April is Physical Wellness Month and, for some, that may seem like an ironic thing to celebrate. After all, currently the nation is grappling with the coronavirus, many states under lockdown. Seniors are at the highest risk of devastating consequences due to COVID-19, and for those at assisted living, it can cause fear and trepidation.

There are things seniors and their loved ones can do to help them stay safer and healthier during these trying times.

Respect the rules.

Local, state, and federal guidelines as well as rules and executive orders are constantly changing. In some states, like Connecticut, California, and New York, for example, most residents are ordered to remain home and practice social distancing.

Most assisted living communities across the country are also instituting their own set of rules to keep residents and staff safe. It is crucial that residents and family members respect those rules.

Some of them may seem draconian on the surface or family might not fully understand why they can’t visit with their aging parent or grandparent, but those rules are there to keep people safe.

Utilize technology when available.

Even if a senior at an assisted living facility does not have any experience with a smartphone or tablet, staff should be able to offer assistance to help them get started. Using these devices or even a laptop computer, they can communicate visually with family and friends.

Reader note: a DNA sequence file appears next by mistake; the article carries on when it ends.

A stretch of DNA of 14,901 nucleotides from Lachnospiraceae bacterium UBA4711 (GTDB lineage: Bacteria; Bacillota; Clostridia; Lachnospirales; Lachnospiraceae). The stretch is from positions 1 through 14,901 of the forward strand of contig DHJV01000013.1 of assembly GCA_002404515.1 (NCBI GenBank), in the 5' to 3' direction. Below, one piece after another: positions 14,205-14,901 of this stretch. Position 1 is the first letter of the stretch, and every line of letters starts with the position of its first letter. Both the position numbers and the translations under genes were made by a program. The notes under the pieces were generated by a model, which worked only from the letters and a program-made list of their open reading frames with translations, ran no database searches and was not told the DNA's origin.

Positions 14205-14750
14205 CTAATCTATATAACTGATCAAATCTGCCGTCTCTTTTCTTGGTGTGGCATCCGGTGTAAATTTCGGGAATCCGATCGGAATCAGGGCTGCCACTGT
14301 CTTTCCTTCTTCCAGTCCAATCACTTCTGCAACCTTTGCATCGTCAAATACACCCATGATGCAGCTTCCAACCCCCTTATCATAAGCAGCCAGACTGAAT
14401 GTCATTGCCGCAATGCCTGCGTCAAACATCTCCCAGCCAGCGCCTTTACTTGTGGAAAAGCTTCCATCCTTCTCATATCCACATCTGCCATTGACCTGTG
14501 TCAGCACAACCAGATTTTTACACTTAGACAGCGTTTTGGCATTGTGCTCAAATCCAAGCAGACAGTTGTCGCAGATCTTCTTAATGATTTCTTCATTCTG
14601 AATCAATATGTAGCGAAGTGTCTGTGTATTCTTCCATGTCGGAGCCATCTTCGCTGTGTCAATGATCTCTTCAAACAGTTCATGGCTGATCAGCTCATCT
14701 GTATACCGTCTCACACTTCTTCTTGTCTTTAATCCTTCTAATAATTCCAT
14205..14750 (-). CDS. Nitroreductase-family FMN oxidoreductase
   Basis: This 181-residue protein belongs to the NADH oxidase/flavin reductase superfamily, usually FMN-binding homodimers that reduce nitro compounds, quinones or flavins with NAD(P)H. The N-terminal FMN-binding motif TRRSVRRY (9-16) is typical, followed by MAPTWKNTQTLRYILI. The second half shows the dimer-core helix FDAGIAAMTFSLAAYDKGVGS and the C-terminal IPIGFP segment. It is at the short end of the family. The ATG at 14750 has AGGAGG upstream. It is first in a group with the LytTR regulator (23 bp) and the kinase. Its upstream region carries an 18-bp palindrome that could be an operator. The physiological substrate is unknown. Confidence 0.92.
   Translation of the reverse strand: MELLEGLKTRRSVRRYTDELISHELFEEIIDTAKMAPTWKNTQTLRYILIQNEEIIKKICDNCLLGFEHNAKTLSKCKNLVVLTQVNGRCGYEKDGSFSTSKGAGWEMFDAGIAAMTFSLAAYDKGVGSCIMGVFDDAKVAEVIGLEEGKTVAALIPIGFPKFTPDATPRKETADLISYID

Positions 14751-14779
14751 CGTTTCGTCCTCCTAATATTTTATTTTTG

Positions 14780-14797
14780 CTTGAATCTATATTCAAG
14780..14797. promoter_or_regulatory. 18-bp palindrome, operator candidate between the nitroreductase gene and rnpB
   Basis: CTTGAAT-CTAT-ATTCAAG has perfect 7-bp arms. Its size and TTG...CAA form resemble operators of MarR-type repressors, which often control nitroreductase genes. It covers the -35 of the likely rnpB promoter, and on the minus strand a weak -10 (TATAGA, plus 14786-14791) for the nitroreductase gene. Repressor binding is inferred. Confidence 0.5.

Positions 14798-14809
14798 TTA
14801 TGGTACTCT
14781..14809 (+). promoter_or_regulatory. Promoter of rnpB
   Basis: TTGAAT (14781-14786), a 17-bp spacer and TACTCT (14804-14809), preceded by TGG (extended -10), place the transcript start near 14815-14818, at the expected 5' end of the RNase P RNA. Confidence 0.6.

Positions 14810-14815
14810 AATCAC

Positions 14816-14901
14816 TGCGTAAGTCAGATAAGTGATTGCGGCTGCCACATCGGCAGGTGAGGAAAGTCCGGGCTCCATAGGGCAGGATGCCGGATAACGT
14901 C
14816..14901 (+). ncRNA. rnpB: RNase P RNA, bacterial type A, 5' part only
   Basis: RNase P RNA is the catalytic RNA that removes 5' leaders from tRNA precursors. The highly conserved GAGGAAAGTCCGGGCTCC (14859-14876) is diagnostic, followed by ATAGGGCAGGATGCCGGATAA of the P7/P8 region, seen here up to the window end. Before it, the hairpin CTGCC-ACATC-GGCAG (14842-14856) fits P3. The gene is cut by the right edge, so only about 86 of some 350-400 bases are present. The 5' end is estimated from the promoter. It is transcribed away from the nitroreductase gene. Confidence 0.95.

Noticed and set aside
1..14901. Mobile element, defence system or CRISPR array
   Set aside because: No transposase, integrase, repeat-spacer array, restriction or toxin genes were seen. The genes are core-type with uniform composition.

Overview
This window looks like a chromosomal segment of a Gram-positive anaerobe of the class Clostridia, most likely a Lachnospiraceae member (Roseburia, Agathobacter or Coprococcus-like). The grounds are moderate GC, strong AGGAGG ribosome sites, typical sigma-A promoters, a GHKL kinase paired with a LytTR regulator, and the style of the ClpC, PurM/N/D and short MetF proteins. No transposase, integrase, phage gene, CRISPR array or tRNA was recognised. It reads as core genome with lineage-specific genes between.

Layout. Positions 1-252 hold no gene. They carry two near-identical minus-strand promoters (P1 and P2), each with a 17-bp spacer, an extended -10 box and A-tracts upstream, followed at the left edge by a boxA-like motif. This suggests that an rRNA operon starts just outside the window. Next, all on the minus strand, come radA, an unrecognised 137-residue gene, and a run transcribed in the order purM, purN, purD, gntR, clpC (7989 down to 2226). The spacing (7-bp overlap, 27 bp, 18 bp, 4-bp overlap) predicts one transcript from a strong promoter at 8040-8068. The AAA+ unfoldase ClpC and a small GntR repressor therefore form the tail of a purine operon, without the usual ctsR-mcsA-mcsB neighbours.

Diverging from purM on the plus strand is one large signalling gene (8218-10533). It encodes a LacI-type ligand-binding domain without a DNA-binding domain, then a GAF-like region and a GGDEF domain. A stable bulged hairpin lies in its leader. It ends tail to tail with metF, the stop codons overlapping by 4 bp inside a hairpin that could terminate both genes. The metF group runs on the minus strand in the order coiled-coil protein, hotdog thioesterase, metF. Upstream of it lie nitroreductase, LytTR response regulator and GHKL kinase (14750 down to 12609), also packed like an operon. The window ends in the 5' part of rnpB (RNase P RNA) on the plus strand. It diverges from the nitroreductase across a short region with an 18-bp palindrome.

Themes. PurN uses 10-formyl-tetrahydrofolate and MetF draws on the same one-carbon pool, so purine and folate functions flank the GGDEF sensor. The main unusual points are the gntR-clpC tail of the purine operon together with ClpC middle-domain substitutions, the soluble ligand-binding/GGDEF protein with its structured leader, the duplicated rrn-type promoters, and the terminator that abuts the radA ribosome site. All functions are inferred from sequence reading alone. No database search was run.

Telecommunication services like Skype, FaceTime, and Zoom are all valuable assets that allow people to stay in touch with one another, see each other, and avoid the physical interaction that could transmit the coronavirus.

Use these technologies when you can instead of an in-person visit. This will keep your aging loved one as well as other residents of the facility a bit safer.

Stay active.

Seniors at assisted living should have an opportunity to get exercise when they feel like it. Some facilities will have an exercise room and though these may be closed at the moment because of fear of spreading the virus, there should be an opportunity to walk down the hall, up and down stairs, or perhaps along the grounds in a more isolated, rural environment.

If seniors are encouraged to stay active, it will help their body fight against any bacteria and germs it comes in contact with. It will also help them to stay strong for when these lockdowns lift and the nation finally emerges out of the worst of this COVID-19 crisis.

Avonlea Cottage of Dixon is licensed in the state of Illinois as a shared housing establishment. It is a private home-like environment for seniors suffering from memory loss issues. If you, or an aging loved-one, are considering elderly care in Tampico, IL, call us to get more information and schedule a tour. (815) 288-6044.

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